Today is Labor Day, one of many holidays that I often accidentally ignore because I’ve never had any particular reason to deeply consider why I had the day off from school/work/whatever. But thanks to the wonders of Facebook and several great postings from my friends and organizations, I find myself actually considering Labor Day and how we might celebrate such a proletariat holiday in our present world.
Work can be beautiful. I am a huge proponent of creating with one’s hands, sweating, connecting, building something for the future. I even wrote a paper for a Communication Studies class in college on Benedictine monks and their order’s philosophy of prayer through work. Work can be a meaningful and even spiritual act of love for the world.
However, with a tanking economy, environment, job market, etc etc, it should be obvious that we need to revise the world of labor, to rethink what a job is and how it fits into our lives. The definition of work cannot be limited to a conventional job, and how much more work do we need in our lives anyway?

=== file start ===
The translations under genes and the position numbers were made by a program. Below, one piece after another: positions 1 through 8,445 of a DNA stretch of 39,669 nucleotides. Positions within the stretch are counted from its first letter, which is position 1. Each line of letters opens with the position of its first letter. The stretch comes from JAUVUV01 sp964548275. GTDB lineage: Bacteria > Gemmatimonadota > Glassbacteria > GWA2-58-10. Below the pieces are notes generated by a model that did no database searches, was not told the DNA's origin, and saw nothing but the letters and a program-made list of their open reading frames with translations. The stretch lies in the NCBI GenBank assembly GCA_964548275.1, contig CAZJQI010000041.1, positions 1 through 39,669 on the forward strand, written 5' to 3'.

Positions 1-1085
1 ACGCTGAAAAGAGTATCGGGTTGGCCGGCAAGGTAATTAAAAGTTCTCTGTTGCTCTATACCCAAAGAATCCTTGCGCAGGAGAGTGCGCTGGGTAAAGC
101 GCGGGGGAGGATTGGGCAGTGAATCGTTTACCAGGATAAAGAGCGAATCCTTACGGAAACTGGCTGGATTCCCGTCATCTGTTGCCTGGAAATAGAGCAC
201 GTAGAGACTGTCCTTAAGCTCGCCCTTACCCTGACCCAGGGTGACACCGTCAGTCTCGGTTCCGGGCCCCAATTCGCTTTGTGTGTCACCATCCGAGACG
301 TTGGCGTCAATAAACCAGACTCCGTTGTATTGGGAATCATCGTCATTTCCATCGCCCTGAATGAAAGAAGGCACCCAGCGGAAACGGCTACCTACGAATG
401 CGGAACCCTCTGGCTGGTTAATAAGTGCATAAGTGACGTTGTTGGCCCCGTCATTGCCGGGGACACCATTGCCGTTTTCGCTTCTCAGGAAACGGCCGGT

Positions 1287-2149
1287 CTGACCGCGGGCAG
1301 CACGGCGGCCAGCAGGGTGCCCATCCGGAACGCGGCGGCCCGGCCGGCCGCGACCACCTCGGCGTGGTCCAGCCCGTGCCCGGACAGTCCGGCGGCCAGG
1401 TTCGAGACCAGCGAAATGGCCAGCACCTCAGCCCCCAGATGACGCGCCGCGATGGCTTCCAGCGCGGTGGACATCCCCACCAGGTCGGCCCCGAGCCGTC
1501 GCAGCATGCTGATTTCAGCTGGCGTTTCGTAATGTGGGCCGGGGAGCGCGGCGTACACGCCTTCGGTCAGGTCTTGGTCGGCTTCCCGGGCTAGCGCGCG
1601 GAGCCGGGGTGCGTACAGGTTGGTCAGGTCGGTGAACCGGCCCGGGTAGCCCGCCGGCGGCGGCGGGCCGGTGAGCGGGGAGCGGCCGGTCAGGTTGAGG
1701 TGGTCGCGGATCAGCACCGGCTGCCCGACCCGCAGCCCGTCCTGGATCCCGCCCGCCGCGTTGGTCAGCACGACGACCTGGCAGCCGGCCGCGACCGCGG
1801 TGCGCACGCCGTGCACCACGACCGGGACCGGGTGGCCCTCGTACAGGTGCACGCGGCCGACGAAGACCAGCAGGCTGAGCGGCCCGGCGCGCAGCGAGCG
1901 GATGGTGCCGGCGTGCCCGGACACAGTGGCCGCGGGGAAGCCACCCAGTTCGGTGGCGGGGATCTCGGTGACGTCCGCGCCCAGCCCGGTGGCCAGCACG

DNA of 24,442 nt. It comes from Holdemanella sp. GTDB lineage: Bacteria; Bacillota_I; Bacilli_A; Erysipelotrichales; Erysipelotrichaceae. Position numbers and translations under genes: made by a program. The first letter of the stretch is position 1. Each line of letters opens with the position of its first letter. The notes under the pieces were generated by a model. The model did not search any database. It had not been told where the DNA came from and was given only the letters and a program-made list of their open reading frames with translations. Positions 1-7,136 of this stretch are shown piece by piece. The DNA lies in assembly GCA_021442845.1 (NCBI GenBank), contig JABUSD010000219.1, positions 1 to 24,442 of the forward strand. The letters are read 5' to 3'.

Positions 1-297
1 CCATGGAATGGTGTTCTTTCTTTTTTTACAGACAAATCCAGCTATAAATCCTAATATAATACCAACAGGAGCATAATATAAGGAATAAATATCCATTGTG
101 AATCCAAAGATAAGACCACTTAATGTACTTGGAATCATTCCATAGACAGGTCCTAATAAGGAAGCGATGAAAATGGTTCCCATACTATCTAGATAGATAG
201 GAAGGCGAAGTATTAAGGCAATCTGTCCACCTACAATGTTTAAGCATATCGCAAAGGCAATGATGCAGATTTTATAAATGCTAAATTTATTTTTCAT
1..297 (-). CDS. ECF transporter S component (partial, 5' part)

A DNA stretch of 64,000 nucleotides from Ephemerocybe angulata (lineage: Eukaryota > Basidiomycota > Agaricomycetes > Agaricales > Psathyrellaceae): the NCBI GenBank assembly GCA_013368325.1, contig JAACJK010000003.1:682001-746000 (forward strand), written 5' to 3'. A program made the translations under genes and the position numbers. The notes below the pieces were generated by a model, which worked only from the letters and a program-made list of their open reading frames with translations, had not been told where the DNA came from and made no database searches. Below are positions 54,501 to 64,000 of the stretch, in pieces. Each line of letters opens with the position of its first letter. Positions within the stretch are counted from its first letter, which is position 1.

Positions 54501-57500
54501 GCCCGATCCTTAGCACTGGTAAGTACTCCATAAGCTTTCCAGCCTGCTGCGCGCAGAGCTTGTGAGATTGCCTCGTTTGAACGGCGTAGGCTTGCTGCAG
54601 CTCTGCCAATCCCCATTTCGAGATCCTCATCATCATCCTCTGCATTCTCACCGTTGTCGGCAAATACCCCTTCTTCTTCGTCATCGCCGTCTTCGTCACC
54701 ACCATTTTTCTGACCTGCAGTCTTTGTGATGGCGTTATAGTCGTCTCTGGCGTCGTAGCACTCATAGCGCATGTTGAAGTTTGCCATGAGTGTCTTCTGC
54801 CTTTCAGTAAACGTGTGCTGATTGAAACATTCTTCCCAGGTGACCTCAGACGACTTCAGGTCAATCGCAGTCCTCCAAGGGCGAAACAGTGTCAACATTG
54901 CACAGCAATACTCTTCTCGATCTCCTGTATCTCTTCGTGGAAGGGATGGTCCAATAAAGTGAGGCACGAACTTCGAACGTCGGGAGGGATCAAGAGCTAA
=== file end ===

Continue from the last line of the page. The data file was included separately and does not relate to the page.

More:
On this nearly five day weekend (I don’t work on Fridays, Saturdays, or Tuesdays, and only worked five hours this past Sunday) I have found myself emmeshed in guilt at my extensive amount of leisure time. I have spent hours reading, conversing with friends, eating delicious food, biking about the Cities, volunteering at a marvelous local brewery (and drinking beer all the while) and just generally enjoying myself while doing almost nothing that is conventionally viewed as ‘productive’. But why should leisure feel like a guilty pleasure?
One’s primary work should be creating a life worth living, and the relationship building and vocational exploration that comes along with it. Leisure and work should not be mutually exclusive, and should in fact be deeply intertwined. Our standard of living should adapt to the true needs and wants of humanity, and our ‘work week’ should adjust accordingly.
Today let us celebrate those who labor, paid and unpaid, official and otherwise. And let us also redefine what work is valuable and how it might fit into a holistic, beautiful, connected life.